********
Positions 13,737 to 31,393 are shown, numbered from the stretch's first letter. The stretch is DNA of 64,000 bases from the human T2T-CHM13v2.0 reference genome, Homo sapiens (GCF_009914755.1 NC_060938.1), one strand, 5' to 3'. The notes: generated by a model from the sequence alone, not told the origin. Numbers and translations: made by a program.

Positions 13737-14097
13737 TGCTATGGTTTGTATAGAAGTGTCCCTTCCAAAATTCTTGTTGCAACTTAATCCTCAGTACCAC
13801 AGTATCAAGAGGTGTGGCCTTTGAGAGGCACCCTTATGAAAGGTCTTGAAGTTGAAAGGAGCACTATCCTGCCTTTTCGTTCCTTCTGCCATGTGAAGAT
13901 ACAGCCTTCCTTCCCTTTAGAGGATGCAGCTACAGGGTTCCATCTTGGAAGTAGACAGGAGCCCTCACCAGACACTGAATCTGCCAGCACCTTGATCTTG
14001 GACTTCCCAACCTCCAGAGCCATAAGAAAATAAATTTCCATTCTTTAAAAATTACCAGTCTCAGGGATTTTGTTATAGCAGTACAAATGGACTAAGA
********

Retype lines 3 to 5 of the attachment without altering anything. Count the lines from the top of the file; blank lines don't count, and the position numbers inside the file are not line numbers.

13737 TGCTATGGTTTGTATAGAAGTGTCCCTTCCAAAATTCTTGTTGCAACTTAATCCTCAGTACCAC
13801 AGTATCAAGAGGTGTGGCCTTTGAGAGGCACCCTTATGAAAGGTCTTGAAGTTGAAAGGAGCACTATCCTGCCTTTTCGTTCCTTCTGCCATGTGAAGAT
13901 ACAGCCTTCCTTCCCTTTAGAGGATGCAGCTACAGGGTTCCATCTTGGAAGTAGACAGGAGCCCTCACCAGACACTGAATCTGCCAGCACCTTGATCTTG